Hotel George Washington (Jacksonville)

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A 1947 postcard advertising the Hotel George Washington.

The Hotel George Washington, on the corner of Adams and Julia Streets in Jacksonville, Florida, was a 15-story luxury hotel that was in operation from 1926 to 1971. In its later years, it was one of only two luxury hotels in the downtown area.[1] By the 1960s, it was the only five-star hotel in the area after the demise of the Hotel Roosevelt.


On Armistice Day 1925, local businessman Robert Kloeppel announced to crowds in downtown Jacksonville that a luxury hotel would be built. The local firm of Marsh and Saxelbye served as architects. Other investors built the Hotel Roosevelt (then called the Carling Hotel) to compete with Kloeppel, and both hotels were constructed throughout 1926. On December 15, the George Washington was complete. The mayor at the time, John Alsop, along with the current and former Florida governor, were on hand for ribbon-cutting ceremonies. Radios were installed in every one of the 350 rooms so visitors could listen to opening-day festivities, broadcast by radio station WJAX. [1] Kloeppel spent $1.5 million of his own money to construct the hotel. The "Hotel George Washington" sign, built on the rooftop, was the first neon sign in Jacksonville.

The Hotel George Washington, in its heyday, was the center of cultural activities in Jacksonville. The George Washington Auditorium, built in 1941, was the biggest concert hall in town at the time (replacing the Duval County Armory), big enough for classical music events and cotillion balls. The Hotel housed a steak house, a cocktail lounge, a dance hall called the Rainbow Room, a Rexall drugstore and a barber shop. Charles Lindbergh stayed at the George Washington while visiting Jacksonville.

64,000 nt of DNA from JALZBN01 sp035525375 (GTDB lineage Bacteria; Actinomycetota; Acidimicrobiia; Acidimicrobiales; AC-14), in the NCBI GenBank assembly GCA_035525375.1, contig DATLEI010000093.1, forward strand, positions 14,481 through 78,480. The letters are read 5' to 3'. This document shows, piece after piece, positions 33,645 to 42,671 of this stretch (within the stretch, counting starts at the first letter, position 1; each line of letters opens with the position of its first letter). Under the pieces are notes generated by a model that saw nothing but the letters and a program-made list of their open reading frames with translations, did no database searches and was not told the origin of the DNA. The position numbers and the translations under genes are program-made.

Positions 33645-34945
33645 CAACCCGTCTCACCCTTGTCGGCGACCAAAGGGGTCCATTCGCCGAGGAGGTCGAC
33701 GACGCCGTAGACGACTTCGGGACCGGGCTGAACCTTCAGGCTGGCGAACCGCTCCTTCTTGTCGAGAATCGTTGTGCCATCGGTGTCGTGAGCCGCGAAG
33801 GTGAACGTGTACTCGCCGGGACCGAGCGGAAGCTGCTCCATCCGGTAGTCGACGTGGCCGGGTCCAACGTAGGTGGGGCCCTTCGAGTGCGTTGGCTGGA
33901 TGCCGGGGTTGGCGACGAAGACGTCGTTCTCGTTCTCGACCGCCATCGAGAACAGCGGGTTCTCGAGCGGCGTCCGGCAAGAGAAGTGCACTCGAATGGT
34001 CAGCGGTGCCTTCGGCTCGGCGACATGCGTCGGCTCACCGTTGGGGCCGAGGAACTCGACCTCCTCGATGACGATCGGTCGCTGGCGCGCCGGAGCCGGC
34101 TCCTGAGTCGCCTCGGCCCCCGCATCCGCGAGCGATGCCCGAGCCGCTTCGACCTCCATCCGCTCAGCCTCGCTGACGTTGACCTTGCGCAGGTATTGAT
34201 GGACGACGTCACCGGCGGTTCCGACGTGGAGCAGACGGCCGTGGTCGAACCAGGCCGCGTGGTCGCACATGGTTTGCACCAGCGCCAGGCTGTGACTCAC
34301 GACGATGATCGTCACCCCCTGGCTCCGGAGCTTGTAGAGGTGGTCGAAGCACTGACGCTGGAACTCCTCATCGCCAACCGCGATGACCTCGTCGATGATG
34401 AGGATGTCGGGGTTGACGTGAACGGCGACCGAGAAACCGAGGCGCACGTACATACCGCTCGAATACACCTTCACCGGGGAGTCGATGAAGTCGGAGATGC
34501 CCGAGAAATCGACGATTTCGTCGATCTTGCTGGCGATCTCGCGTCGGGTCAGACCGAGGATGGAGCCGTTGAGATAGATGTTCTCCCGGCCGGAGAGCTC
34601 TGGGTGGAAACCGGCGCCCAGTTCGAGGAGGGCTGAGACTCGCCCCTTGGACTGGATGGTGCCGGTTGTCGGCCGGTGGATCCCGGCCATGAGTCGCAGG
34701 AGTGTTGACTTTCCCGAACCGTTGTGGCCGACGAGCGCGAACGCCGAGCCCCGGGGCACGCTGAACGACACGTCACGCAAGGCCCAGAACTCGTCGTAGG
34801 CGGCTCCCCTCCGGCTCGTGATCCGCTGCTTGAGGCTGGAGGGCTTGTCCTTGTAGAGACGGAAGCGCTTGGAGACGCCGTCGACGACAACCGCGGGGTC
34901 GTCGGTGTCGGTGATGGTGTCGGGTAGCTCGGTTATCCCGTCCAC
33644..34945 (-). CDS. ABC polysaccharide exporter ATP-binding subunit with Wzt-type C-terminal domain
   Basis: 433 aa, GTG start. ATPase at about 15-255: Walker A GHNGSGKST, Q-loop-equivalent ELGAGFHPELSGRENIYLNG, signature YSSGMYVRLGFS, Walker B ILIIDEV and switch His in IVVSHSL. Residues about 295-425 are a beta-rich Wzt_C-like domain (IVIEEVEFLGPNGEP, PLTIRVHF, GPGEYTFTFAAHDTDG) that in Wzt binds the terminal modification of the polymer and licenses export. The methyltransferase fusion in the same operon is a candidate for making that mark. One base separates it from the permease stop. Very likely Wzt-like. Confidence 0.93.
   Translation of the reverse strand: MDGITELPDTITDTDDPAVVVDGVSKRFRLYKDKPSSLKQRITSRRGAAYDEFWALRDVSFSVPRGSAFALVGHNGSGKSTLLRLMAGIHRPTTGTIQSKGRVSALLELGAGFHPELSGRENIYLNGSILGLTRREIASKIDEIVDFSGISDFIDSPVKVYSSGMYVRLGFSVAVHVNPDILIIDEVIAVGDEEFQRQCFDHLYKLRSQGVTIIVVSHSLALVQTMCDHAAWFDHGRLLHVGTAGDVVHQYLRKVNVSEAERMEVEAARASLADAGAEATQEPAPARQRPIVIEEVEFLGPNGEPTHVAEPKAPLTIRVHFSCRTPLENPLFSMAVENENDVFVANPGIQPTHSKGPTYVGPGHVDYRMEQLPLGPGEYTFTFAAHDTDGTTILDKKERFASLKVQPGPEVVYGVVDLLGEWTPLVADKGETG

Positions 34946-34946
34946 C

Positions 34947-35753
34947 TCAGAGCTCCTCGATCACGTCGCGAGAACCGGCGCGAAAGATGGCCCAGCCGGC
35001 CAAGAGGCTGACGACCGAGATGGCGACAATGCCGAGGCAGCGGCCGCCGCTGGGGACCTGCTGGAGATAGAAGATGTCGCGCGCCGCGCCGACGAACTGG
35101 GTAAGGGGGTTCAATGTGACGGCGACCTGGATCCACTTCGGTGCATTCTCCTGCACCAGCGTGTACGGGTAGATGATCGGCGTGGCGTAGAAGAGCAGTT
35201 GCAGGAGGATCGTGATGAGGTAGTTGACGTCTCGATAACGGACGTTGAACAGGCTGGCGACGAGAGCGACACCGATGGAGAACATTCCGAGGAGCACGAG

The Beatles[edit]

The Beatles were scheduled to perform on September 11 at the Gator Bowl in Jacksonville, where they overheard that the venue was segregated. The refused to play until the local officials and promoters assured them that it would be an integrated audience.

As the group headed from Montreal to Jacksonville, their flight was diverted to Key West due to Hurricane Dora. They traveled to Jacksonville the same day of the concert with no hotel accommodation because the Hotel George Washington in Jacksonville, which was initially booked, was segregated and would not change their operating procedure. When asked by reporters about the cancellation of the hotel, George Harrison said, "We don't know about our accommodations at all. We don't arrange that. But you know, we don't appear anywhere there is [segregation]."


In 1964, most of the businesses which operated from the Roosevelt's ground floor moved into the George Washington. Despite the new infusion of business, behind-the-scenes turnover caused the George Washington to fall into disrepair. In 1963, original owner Robert Kloeppel sold the George Washington to dog track magnate Bill Johnson, who in turn sold the hotel to other investors in 1969.

After 1969, one by one, the businesses inside the ground floor went out of business. The hotel was closed in 1971 and torn down in 1973. Currently, the site is occupied by the new federal court building in downtown Jacksonville.


  1. ^ "George Washington Hotel". Retrieved 2009-02-13.


  1. ^ 'Twas a grand time for a grand hotel, Bill Foley for The Florida Times-Union; November 14, 1998; accessed August 2, 2018.
  2. ^ Fan Recalls Beatles Invasion of Jacksonville, Deanna Fene for First Coast NewsWTLV/WJXX; February 10, 2004; accessed May 27, 2007.